Leon Hall, who went to school with Abedi, told MailOnline he saw the killer last year and said he had grown a beard. He also said the jihadist was a keen Manchester United fan.
Mr Hall said: ‘I saw him last year and he had a beard thing going on. We didn’t speak but just nodded to each other. I don’t remember seeing him with beard before.’
‘He always had a bit of an attitude problem. I can’t say I really liked the man.’
Mr Hall said Abedi lived in a housing association owned home about two miles from the scene of Monday night’s terror attack.
Abedi’s younger brother Hashim, now 20, has posted comments on ISIS-supporting sites. He showed an interest in Reyaad Khan, the Welsh jihadi killed in a drone strike, and commented on a newspaper article when Khan’s mother appealed for her son to come home in 2014 before he was killed.
Hisham wrote: ‘Inshallah we go together, man.’
Abedi’s sister Jomana, 18, attended the school in Whalley Range that hit the headlines in 2015 when twin pupils, aspiring medical students Zahra and Salma Halane, left their homes and moved to IS-controlled Syria.
Eight of the 22 victims have been named as college student Georgina Callander, eight-year-old schoolgirl Saffie Roussos, 26-year-old John Atkinson, Kelly Brewster, 32, and Megan Hurley.
Ms Brewster, an office worker from Sheffield, was said to have shielded her niece, Hollie, 11, when the bomb went off.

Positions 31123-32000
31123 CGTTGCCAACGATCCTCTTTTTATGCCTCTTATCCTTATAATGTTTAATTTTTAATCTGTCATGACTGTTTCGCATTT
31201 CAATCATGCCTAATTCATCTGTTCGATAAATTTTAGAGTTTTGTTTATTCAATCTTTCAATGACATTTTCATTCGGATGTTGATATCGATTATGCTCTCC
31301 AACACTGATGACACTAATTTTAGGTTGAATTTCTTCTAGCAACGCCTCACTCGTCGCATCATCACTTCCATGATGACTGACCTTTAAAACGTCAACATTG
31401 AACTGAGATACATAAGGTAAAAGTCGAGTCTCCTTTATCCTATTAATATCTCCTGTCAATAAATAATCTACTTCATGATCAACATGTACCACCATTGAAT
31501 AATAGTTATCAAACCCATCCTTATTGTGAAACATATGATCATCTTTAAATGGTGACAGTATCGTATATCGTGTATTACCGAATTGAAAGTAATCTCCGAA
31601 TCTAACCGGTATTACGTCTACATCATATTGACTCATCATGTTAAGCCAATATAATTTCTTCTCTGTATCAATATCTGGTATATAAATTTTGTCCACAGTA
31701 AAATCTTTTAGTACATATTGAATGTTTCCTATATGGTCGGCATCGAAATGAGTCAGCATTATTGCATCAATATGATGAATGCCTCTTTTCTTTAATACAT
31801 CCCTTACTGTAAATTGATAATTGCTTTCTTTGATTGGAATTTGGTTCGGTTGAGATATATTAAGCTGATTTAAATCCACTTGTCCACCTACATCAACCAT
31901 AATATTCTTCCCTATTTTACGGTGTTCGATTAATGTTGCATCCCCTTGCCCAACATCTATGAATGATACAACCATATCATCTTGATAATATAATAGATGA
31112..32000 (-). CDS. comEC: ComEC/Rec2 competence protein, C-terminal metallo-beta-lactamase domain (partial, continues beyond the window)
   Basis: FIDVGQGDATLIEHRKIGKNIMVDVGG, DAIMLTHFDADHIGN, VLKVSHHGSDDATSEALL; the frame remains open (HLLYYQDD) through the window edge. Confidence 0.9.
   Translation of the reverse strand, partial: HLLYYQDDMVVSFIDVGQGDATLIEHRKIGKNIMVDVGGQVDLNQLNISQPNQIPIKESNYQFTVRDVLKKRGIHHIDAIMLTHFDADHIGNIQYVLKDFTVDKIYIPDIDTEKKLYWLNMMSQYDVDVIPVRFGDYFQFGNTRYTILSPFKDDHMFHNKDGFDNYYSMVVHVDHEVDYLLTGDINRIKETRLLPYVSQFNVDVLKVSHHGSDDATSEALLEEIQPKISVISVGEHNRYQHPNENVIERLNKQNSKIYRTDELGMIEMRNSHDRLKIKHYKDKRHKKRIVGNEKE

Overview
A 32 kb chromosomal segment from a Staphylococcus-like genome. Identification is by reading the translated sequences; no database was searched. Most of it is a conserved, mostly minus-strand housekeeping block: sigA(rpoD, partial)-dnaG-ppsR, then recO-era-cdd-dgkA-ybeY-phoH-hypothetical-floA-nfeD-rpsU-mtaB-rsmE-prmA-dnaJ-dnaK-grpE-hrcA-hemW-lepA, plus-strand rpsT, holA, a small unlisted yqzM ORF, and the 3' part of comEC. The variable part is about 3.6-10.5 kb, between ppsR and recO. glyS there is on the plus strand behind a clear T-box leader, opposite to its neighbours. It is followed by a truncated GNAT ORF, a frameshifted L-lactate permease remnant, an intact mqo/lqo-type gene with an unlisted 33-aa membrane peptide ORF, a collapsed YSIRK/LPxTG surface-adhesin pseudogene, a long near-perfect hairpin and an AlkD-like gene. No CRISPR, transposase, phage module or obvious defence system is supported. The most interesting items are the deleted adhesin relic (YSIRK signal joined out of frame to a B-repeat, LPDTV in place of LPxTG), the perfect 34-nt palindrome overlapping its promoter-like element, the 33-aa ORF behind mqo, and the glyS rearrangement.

Alison Howe, 45, and Lisa Lees, 43, from Royton, in Oldham, were named among the dead tonight. They had been waiting in the foyer for their 15-year-old daughters Darcia Howe and India Lees.
Olivia Campbell, 15, who twice entered Britain’s Got Talent, was confirmed dead by her mother Charlotte, 36, on Facebook.
She wrote: ‘RIP my darling precious gorgeous girl…taken far far too soon, go sing with the angels and keep smiling mummy loves you so much.’
Saffie Rose Roussos, 8, is the youngest known victim of last night’s atrocity. Her mother, Lisa, was criticially injured and neighbours say she does know her daughter had died
The headteacher of the school of the youngest victim named so far, Saffie Roussos, said she was ‘simply a beautiful little girl in every aspect of the word’.
Tracey Radcliffe, a leader at 1st Tarleton Brownies, added: ‘Saffie was an adorable and lovable little girl – she really was.
‘I didn’t know her parents, but she was just lovely. No one should go to a gig and not return.’
A close friend of victim Georgina Callander said she died in hospital with her mother at her bedside in hospital.
Another friend tweeted: ‘A beautiful girl with the kindest heart & soul, I’ll miss you forever, may you rest in a better place than here. I love you.’
Victim Mr Atkinson, from Radcliffe, was leaving the concert at the venue when it was targeted by the suicide bomber.
Friends and family have paid their respects online, describing him as an ‘amazing young man’.
Lee Paul posted on Facebook: ‘Sleep tight John Atkinson. Thoughts and prayers with all your family and the other 21 people who lost there lives last night.’
Tracey Crolla wrote: ‘Thinking of all the Atkinsons at this very sad time John Atkinson you turned into an amazing young man so kind and thoughtful you will be missed by everyone x x.’
Megan died in last night’s attack after watching singer Ariana Grande at the MEN Arena, while her brother Bradley was injured, a fundraising page has revealed.
Friends have posted heartfelt tributes to the youngster.
The page was set up by friend Helen McDermott to give Megan ‘a beautiful send off’ and has already raised more than £1,800.
Ms Brewster died as a result of injuries suffered when she ‘shielded’ her young niece from the deadly blast.
Officers confirmed to family members that she had died at 10.30pm last night.